My Favorite Recipes has been created out of a simple observation: There are a number of apps in the AppStore for other peoples recipes, but why is there none for our own?
That was in the late of 2008. We spent approximately one year developing in our spare time before releasing it into the wild. One of the main goals was that the app should behave like one of the apps that originally ships with an iPhone/iPod Touch. That meant:
- Stability: No crashes or we don’t release it
- Sleek UI: The Apps we use the most don’t have much bling but instead are great to use.
- Content: Instead of shipping with hundreds of recipes, we made it easy for people to add and share recipes.
Since then the app has received many major and minor updates but the essence of the app always stayed true. If you’re looking for an app with many pre-installed recipes, this is not the app for you. But if you want your own personal collection of favorites on your iPhone, you’re in for a treat.
Since My Favorite Recipes is an app for your personal recipes, the main question everyone has is "how do I get my recipes in there"? Well, there are multiple ways:
A lot of care has been put into making manual entry as fast as possible. If you've got 100 recipes you want to get into the app, this is probably not the way to go. However, in the typical case that you discover a new recipe, adding it to your collection will be quick and easy.
A lot of users have purchased the app as a mobile companion for an existing desktop application they already own. They enter and manage recipes on their desktop enjoying the comfort of a large screen and hardware keyboard, then transfer them to the app to have them available on the go.
There is a wide variety of desktop recipe managers (Kalorio, Rezkonv, Mealmaster, ...) that allow exporting their recipes to an export file format. If you've got such a program, check if it can export one of the formats supported by My Favorite Recipes:
- CookML (.cml): Modern recipe exchange format with a rich feature set. It is the only supported format that can handle images.
- Mastercook (.mxp): Rich exchange format but without support for images.
- Mealmaster (.mm): Very simple format, widely used in newsgroups and on recipe websites.
- Revkonv (.rez): Similar to Mealmaster but supports a wide range of measurement units.
Such files can be imported by the app as it understands their structure and the information contained in them. To get the file on your device, you can either:
- iTunes: Attach your device to your computer, open iTunes and choose your device from the left side bar. In the device's synchronization settings, choose the Apps tab and scroll to the "File Sharing" section at the bottom of the page. Upload a file to Recipes and then use the documents button in the Sharing tab inside Recipes.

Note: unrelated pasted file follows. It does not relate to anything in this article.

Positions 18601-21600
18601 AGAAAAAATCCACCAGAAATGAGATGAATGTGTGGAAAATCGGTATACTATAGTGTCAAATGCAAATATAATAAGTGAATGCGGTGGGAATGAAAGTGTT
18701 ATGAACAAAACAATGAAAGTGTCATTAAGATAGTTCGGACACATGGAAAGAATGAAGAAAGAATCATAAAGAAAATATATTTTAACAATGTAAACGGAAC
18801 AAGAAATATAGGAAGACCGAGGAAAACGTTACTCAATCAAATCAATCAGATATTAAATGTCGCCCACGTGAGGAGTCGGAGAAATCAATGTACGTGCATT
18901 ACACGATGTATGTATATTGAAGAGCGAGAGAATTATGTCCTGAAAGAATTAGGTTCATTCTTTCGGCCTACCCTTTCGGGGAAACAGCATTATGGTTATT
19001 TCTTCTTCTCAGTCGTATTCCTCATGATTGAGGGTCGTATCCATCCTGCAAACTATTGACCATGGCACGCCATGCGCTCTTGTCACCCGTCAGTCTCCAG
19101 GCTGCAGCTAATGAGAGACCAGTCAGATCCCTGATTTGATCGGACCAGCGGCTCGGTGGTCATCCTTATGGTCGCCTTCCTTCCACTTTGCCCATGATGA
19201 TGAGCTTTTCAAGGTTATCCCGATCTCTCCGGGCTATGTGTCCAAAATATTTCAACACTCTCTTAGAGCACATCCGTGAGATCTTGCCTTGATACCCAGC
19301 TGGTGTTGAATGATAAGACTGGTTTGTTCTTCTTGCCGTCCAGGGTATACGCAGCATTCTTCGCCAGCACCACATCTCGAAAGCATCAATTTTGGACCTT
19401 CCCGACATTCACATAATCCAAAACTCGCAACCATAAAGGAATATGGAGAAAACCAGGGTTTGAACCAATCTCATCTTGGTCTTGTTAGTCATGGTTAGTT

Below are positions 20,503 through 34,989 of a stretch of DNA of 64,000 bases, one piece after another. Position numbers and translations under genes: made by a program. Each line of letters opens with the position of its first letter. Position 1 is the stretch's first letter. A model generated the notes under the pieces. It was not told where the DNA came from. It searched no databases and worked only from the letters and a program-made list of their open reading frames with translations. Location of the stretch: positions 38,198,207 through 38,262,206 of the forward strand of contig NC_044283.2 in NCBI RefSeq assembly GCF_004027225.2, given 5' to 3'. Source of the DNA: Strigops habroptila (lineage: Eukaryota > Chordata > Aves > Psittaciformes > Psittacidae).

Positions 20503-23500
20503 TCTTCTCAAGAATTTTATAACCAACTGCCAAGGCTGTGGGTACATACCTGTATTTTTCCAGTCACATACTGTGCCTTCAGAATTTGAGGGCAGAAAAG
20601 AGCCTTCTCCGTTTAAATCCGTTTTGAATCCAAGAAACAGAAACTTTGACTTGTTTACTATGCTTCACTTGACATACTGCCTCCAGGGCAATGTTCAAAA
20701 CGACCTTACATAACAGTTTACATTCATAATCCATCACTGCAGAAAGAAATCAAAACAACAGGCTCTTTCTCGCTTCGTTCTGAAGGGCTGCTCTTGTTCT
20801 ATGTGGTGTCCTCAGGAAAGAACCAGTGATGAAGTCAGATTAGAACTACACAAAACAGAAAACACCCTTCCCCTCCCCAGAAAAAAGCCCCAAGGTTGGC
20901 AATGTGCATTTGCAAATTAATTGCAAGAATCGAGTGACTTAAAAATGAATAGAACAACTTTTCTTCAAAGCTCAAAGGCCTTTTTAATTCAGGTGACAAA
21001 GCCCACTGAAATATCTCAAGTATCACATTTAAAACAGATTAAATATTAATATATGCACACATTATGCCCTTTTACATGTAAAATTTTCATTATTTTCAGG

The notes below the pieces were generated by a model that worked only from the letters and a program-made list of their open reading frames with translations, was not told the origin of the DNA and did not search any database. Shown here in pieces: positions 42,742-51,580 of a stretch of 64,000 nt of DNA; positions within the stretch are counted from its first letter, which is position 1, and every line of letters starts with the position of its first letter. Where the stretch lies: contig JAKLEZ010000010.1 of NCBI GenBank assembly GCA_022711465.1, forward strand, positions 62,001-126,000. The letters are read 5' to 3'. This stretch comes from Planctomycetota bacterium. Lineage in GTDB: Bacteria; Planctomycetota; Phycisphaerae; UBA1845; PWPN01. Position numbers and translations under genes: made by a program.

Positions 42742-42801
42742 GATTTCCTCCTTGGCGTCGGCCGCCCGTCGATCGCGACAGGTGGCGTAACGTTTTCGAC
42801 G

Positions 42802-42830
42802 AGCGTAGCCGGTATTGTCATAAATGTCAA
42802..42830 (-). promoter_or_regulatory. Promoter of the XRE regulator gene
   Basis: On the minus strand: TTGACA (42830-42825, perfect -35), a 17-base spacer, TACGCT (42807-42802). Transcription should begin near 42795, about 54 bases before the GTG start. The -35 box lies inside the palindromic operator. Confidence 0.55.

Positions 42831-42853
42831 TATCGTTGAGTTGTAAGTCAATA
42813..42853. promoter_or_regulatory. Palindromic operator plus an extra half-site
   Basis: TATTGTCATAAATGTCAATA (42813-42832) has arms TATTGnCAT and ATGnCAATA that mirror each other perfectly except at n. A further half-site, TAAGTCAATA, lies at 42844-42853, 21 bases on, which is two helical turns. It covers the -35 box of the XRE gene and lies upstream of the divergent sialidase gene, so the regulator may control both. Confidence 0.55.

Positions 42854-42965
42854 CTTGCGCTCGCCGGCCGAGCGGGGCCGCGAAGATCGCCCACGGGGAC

- Email: Send it to your device as an email attachment, then tap and hold on the attachment until the "open in" dialog appears" and choose Recipes.
- Wifi: Use an app such as ifiles to establish a wifi connection and upload the file to that app. From there, use the "open in" functionality to again send it to Recipes.
If you have files in a different format, just drop us an email and if it's viable, we'll try to add an importer for your format as well
If you are looking for new recipes, try the web browser integrated into the app. It behaves like the standard web browser you know but constantly parses the websites you look at and tries to detect a recipe. If it finds one it understands, the import button lights up. Pressing that button stores the recipe on your device.
Unfortunately, this cannot work for all websites that exist since each one has a slightly different format. However, there are two cases where the browser works just great:
- Recipe Meta HTML-Markup: (new in V1.5.0)The owner of a website can add special recipe meta information (i.e. Microdata, Microformat or RDF) to the HTML code of his website and mark which part describes the ingredient, which part the author and so on. My Favorite Recipes can use that additional information to understand the recipe and import it correctly. One great way to find websites that have this meta information is Google Recipes.
- Embedded Exchange Format: A number of sites have a button or link to view a recipe in Mealmaster or one of the other supported recipe file formats. Again, if the app detects such content, the import button lights up. If the user taps on a link to a recipe file that it understands, the import will start automatically.
At the heart of the app is of course the recipe view. It uses a multi-page layout with all ingredients and basic information on the first page. Each recipe can have various additional data: a general description, a 1-5 star rating, author, number of portions, categories, list of matching recipes, matching drinks, required time.